Boost diagnostic capacity for diarrheal disease to reduce infant mortality
With a history of ongoing war and population displacement, Afghanistan has one of the highest infant and under-five mortality rates in the world. Forty percent of childhood deaths are due to diarrheal diseases and septicemia.
Saving children from these preventable deaths requires data to guide policy and treatment decisions. However, the country lacks adequate diagnostic facilities to conduct routine surveillance or spectrum-of-disease surveys to obtain these data.
Using an IANPHI research seed grant, the Afghan Public Health Institute is conducting a two-year collaborative research study on the spectrum of acute febrile illnesses and diarrhea in infants in Kabul. The project will enhance the diagnostic facilities at a Kabul teaching hospital and allow researchers to study the epidemiology of acute febrile illness and diarrhea in children and develop sustainable national surveillance.
The project is a collaborative effort of the Afghan Public Health Institute, London School of Hygiene and Tropical Medicine, Agha Khan Health Services, and U.S. Naval Medical Research Unit #3.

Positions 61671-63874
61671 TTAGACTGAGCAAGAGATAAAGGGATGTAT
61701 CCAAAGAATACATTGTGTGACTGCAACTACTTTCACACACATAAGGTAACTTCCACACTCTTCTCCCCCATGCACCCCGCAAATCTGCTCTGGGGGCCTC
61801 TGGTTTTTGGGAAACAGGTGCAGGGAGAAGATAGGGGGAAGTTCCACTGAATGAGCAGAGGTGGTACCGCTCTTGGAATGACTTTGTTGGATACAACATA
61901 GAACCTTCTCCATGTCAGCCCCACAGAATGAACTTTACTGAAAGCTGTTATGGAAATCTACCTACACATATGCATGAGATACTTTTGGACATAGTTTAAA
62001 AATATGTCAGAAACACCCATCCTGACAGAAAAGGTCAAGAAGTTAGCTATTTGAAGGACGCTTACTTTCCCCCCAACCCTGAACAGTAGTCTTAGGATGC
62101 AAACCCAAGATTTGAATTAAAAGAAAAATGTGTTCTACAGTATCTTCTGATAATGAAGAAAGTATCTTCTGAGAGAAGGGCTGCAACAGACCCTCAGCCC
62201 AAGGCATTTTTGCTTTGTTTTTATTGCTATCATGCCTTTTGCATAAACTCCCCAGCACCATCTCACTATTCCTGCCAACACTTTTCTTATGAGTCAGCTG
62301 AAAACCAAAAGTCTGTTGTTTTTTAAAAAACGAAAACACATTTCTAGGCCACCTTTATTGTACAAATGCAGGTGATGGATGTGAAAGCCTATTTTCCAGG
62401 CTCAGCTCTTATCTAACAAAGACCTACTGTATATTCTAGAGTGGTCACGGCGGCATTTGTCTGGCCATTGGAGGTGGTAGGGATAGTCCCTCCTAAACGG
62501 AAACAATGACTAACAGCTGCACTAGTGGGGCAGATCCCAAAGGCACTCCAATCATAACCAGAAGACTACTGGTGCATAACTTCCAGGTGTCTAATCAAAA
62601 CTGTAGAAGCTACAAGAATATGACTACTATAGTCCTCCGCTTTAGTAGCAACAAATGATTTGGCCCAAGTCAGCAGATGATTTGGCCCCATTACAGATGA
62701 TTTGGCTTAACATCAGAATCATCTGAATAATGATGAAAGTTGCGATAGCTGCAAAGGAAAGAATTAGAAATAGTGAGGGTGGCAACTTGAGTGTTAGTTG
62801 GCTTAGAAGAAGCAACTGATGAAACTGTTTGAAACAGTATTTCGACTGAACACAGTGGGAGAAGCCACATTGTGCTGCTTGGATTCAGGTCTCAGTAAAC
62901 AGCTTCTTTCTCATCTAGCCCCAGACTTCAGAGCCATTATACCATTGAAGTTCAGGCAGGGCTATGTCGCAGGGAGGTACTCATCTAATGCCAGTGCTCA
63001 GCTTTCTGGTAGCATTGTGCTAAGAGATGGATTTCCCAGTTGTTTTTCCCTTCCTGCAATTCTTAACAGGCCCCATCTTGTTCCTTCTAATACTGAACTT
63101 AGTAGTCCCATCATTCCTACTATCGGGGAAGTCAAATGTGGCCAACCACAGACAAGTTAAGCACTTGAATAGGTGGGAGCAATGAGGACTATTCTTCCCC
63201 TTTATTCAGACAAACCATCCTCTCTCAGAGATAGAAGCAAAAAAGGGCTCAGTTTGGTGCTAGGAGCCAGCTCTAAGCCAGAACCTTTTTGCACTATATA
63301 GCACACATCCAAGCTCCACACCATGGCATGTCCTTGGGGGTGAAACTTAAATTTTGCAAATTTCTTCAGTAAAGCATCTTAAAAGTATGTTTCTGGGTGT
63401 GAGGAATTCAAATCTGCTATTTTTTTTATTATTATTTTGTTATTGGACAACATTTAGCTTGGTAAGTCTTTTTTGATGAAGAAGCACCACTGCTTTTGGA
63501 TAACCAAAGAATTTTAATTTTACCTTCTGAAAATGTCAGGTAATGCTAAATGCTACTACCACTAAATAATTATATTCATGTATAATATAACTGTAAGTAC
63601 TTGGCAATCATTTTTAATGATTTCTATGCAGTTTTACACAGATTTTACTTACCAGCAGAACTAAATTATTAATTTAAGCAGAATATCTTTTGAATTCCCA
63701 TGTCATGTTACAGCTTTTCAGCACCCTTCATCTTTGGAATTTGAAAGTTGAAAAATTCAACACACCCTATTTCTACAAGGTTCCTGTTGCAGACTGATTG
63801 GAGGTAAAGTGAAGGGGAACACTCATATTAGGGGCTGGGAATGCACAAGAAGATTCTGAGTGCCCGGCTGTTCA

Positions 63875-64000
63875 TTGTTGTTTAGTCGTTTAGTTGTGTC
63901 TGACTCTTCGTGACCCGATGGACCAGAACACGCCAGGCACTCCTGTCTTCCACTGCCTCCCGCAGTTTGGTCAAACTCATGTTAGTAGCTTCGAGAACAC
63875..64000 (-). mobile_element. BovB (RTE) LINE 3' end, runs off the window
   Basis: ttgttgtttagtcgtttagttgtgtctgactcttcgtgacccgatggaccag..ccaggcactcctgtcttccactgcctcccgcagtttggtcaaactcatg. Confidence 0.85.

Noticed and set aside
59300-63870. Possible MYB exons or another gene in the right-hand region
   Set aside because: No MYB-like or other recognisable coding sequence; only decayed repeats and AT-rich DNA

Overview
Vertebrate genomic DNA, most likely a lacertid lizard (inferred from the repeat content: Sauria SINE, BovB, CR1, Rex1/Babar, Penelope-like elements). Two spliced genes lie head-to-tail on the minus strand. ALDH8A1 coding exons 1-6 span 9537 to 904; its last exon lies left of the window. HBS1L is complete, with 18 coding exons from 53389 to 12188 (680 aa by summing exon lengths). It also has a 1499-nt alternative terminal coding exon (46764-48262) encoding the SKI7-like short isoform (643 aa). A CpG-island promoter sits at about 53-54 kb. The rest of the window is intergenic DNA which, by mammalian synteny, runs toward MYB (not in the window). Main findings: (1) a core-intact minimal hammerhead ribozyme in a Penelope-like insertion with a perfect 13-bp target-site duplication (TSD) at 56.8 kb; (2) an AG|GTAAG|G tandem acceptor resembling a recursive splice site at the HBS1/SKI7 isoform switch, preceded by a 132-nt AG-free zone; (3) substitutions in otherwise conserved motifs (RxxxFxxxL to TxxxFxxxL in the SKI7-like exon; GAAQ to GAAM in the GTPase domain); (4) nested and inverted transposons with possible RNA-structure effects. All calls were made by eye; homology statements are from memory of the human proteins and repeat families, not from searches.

Results will be important at both the policy and the clinical levels. With a better understanding of the causes and epidemiology of the most common infectious illnesses in infants, clinicians in this resource-poor setting will be able to provide more accurate diagnoses and more appropriate treatment to their patients.
At the policy level, national treatment protocols and training materials will reflect the most recent information on prevalence and drug-resistance patterns for febrile and diarrheal illnesses. In the longer term, these changes will speed reductions in infant mortality and progress toward Afghanistan’s attainment of the Millennium Development Goals.
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